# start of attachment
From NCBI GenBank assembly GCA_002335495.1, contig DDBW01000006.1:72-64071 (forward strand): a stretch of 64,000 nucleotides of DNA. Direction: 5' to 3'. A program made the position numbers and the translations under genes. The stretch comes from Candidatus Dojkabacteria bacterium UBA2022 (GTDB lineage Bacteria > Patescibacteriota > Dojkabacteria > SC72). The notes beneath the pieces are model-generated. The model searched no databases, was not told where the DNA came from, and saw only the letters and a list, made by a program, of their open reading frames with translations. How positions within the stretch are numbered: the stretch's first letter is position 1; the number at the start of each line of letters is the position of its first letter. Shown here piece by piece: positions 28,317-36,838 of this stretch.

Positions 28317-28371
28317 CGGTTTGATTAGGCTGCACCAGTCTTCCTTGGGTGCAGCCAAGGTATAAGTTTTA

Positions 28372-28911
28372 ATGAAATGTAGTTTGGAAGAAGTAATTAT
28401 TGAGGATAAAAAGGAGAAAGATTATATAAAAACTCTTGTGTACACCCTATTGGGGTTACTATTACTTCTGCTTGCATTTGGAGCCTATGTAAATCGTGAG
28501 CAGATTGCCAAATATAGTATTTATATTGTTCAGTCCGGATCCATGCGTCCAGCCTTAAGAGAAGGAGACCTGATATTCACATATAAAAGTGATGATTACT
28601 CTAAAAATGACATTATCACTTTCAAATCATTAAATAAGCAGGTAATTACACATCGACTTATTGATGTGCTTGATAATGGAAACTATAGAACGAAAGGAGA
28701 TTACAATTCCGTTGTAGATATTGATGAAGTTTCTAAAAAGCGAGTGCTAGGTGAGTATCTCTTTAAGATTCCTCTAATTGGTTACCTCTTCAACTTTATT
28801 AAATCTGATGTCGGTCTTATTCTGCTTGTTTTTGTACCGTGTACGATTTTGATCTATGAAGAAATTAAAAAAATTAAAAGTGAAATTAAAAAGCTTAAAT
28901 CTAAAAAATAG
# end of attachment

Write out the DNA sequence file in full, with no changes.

From NCBI GenBank assembly GCA_002335495.1, contig DDBW01000006.1:72-64071 (forward strand): a stretch of 64,000 nucleotides of DNA. Direction: 5' to 3'. A program made the position numbers and the translations under genes. The stretch comes from Candidatus Dojkabacteria bacterium UBA2022 (GTDB lineage Bacteria > Patescibacteriota > Dojkabacteria > SC72). The notes beneath the pieces are model-generated. The model searched no databases, was not told where the DNA came from, and saw only the letters and a list, made by a program, of their open reading frames with translations. How positions within the stretch are numbered: the stretch's first letter is position 1; the number at the start of each line of letters is the position of its first letter. Shown here piece by piece: positions 28,317-36,838 of this stretch.

Positions 28317-28371
28317 CGGTTTGATTAGGCTGCACCAGTCTTCCTTGGGTGCAGCCAAGGTATAAGTTTTA

Positions 28372-28911
28372 ATGAAATGTAGTTTGGAAGAAGTAATTAT
28401 TGAGGATAAAAAGGAGAAAGATTATATAAAAACTCTTGTGTACACCCTATTGGGGTTACTATTACTTCTGCTTGCATTTGGAGCCTATGTAAATCGTGAG
28501 CAGATTGCCAAATATAGTATTTATATTGTTCAGTCCGGATCCATGCGTCCAGCCTTAAGAGAAGGAGACCTGATATTCACATATAAAAGTGATGATTACT
28601 CTAAAAATGACATTATCACTTTCAAATCATTAAATAAGCAGGTAATTACACATCGACTTATTGATGTGCTTGATAATGGAAACTATAGAACGAAAGGAGA
28701 TTACAATTCCGTTGTAGATATTGATGAAGTTTCTAAAAAGCGAGTGCTAGGTGAGTATCTCTTTAAGATTCCTCTAATTGGTTACCTCTTCAACTTTATT
28801 AAATCTGATGTCGGTCTTATTCTGCTTGTTTTTGTACCGTGTACGATTTTGATCTATGAAGAAATTAAAAAAATTAAAAGTGAAATTAAAAAGCTTAAAT
28901 CTAAAAAATAG